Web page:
We were in sunny St. Ives in Cornwall last week, staying in the cottage of 'naive' artist Alfred Wallis (literally a stone's throw from Porthmeor Beach, pictured to the left). It was perfectly relaxing - lots of sun and paddling in the sea and reading and eating delicious seafood and long vigorous coastal walks. I could have stayed for another decade at least. But alas, back to the real world. It was very conducive to Orange Prize reading while it lasted. I polished off the whole 300+ pages of A Visit from the Good Squad on the train journey from Yorkshire (simply brilliant - why wasn't it on the shortlist?); and then proceeded to gobble up Emma Donoghue's Room over the course of a day and half on the beach; and finally progressed past the first chapter of Nicole Krauss' Great House and finished it on the eight hour return train journey. I also managed a third of Grace Williams Say it Loud. Phew. I felt positively giddy on literary fiction by women.
It leaves me on the last leg of the longlist, with just five longlistees and two shortlistees to go. I plan on dedicating myself to the shortlistees, and am hopeful that I can polish them off before the final announcement the week after next. The remaining longlisters will get their turn thereafter, and hopefully I'll have them all rounded off by the end of June. Not quite up to speed this year, but it's the taking part that counts.
Of the books that I read in St Ives, Room was the one that exercised me the most. It is surely the favourite to win this year's Bessy (and always was, right out of the gate.) Shortlisted for the Booker last year, and lauded by all and sundry, it has captured both the critical and popular imagination. For my own part I have studiously avoided it for nine months, ignoring all the trumpeting and praise and feeling faintly discomforted by the premise. You know how it goes: Jack, our five year old narrator, was born and raised in the single small room in which his mother has been imprisoned by a shadowy night-time figure he knows only as 'Old Nick'. Although he has seen figments of the outside world on their old TV set, Jack's mother has allowed (and encouraged) him to believe that only 'Room' and its contents are real. He has no conception of the great wide world; he and his mama may as well be floating, rudderless, in Outer Space. Then an opportunity to escape presents itself, an almost impossible chance for a freedom Jack can't begin to comprehend, and nothing will ever be the same again.
I'll be honest, I don't know what to make of it. I didn't know when I was reading it; I didn't know straight after; and even now, after several days of thinking on it, I still don't know. It started an internal critical war for me, hard fought between my demons and my better angels. I'll dramatise for you, in lieu of a review:
Better Angels: What a fascinating insight into the psychology of a child captive's mind! See, for example, how Donoghue shrinks the world of the novel to fit the smallness of Jack's world by dropping the definite article, so that it isn't a room but 'Room' and it isn't the table but 'Table', 'Rug', 'Bed' and so on. Because Jack only knows of single things! So when he encounters the outside world the biggest shock is going to be the multiplicity of rooms, tables, rugs, beds: the shock of the definite article...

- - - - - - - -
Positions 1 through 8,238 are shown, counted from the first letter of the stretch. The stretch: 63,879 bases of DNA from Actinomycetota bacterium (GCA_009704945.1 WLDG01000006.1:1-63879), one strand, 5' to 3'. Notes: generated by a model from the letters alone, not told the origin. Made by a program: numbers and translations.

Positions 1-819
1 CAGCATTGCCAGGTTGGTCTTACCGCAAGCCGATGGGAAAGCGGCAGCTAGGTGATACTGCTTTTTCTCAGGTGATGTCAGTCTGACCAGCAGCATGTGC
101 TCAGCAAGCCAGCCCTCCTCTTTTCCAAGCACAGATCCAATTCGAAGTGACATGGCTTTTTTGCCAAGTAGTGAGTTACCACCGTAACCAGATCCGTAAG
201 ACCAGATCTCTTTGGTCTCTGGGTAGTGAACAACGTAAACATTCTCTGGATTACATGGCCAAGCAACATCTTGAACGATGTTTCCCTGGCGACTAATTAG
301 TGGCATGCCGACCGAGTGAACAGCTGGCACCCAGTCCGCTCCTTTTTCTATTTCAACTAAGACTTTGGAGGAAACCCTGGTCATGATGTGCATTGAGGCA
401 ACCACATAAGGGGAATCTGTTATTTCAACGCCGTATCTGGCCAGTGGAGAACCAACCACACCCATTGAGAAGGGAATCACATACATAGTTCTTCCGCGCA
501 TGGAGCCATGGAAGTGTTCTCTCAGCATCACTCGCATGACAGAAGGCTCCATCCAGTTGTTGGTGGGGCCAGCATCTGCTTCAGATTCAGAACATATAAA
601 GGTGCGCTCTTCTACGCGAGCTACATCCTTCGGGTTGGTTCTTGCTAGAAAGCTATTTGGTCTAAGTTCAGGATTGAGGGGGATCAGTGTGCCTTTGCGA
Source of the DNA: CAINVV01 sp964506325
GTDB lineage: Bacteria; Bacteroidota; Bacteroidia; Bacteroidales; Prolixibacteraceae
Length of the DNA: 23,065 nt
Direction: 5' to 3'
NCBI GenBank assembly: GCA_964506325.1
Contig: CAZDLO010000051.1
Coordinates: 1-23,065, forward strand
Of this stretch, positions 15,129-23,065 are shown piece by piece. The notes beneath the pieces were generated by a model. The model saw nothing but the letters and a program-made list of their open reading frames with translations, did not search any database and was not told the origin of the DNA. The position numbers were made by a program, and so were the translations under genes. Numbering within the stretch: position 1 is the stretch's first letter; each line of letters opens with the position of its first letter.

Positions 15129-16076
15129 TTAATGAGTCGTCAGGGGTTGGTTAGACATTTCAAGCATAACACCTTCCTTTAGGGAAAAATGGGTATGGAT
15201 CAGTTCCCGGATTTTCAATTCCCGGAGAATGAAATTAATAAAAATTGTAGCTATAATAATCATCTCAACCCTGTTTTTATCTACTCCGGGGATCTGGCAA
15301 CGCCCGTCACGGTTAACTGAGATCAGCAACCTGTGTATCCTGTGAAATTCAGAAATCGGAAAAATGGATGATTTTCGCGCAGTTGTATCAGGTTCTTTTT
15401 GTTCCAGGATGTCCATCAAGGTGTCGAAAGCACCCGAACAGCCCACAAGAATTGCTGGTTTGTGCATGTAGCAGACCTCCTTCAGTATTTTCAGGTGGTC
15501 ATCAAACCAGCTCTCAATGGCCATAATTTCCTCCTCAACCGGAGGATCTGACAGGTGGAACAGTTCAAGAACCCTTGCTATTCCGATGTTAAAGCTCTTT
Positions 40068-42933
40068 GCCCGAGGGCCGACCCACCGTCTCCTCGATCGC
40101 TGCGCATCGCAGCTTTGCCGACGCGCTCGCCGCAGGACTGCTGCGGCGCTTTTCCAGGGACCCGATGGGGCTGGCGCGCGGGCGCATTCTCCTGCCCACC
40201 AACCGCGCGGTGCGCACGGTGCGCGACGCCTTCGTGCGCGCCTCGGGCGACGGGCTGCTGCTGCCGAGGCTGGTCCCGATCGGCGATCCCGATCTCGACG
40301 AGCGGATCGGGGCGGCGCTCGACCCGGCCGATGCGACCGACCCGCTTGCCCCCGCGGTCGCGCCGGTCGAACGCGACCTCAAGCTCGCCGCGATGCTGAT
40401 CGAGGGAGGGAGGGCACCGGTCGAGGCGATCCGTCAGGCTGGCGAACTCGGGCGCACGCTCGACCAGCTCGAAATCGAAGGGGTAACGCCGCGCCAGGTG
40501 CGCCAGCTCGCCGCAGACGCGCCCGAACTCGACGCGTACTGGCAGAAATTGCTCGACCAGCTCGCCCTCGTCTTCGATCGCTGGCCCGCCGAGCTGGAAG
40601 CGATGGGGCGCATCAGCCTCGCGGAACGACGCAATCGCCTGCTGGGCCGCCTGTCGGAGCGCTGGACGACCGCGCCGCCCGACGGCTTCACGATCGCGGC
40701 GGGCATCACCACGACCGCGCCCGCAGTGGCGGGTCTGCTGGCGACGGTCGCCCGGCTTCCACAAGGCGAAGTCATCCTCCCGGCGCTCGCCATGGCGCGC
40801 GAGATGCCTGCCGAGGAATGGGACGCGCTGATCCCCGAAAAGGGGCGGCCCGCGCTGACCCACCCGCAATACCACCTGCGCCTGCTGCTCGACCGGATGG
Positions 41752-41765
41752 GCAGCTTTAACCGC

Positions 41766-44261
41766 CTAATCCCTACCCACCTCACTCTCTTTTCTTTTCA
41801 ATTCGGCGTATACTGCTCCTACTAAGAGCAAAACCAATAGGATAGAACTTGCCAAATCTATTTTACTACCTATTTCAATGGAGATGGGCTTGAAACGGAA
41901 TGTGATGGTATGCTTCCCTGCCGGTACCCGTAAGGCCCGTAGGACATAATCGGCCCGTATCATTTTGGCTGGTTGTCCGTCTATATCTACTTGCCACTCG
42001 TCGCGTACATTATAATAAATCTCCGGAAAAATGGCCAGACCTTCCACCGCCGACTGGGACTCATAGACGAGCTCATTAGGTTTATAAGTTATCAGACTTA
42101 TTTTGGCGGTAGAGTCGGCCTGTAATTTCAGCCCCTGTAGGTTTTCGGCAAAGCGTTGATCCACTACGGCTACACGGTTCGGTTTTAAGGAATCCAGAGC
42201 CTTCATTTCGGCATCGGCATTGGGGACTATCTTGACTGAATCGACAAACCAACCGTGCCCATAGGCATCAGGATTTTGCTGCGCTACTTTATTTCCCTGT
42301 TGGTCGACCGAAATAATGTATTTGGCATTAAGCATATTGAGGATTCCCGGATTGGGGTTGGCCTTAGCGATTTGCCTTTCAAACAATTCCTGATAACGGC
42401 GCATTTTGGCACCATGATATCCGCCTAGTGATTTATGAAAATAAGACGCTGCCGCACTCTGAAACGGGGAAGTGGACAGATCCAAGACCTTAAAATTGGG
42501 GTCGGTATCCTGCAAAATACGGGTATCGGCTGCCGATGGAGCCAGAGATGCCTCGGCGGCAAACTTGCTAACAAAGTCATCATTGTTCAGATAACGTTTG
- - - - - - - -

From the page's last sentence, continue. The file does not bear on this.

Demons: Hang on a minute. Don't get carried away on the dropping of the definite article. Isn't the effect more infuriating and affected than anything else? Just a way (amongst many) of infantalising Jack's voice for writer's pretence. After all, he is hyper-literate for a five year old, well-acquainted with the use of the definite article in other respects and incredibly sophisticated at expressing himself. It's just a well-placed trick to make him adorable, like the meerkats on comparethemarket.com adverts and their refrain of 'Simples!'.
BA: But it's very consistently and well applied and Donoghue follows it up in the outside world, so that we see how Jack begins to understand and rationalise the fact that there are innumerable examples of tables and chairs and things that up until then have been unique and individual. It isn't just a short-cut characterisation; it's a psychological reality for him.
Demons: Ok, yes, that's true, but she doesn't extend the concept far enough. Just like there is some weak gesturing at the extraordinary disturbance Jack must have felt when meeting people other than his Mama for the first time. His not wanting to be touched and so on. But he gets over that pretty easily, didn't he? I know children are quick to adapt but he seemed remarkably well-adjusted after a mere two weeks out of Room. Well-adjusted but with some nice little quirks still, to show us that he remains different (e.g his dislike of shoes, and his fear of getting rained on). It seemed to me that Room functioned on these tics of voice and little signposts of difference, to intimate vaguely at what must be the enormous psychological gulf between Jack and the outside world. But Donoghue didn't spend enough time unpicking the impact of the schema that holds our world together, the ones that Jack would never have learnt; she only touches on minor outward seeming things like the 'Manners' that he needs to learn. It's not brave enough.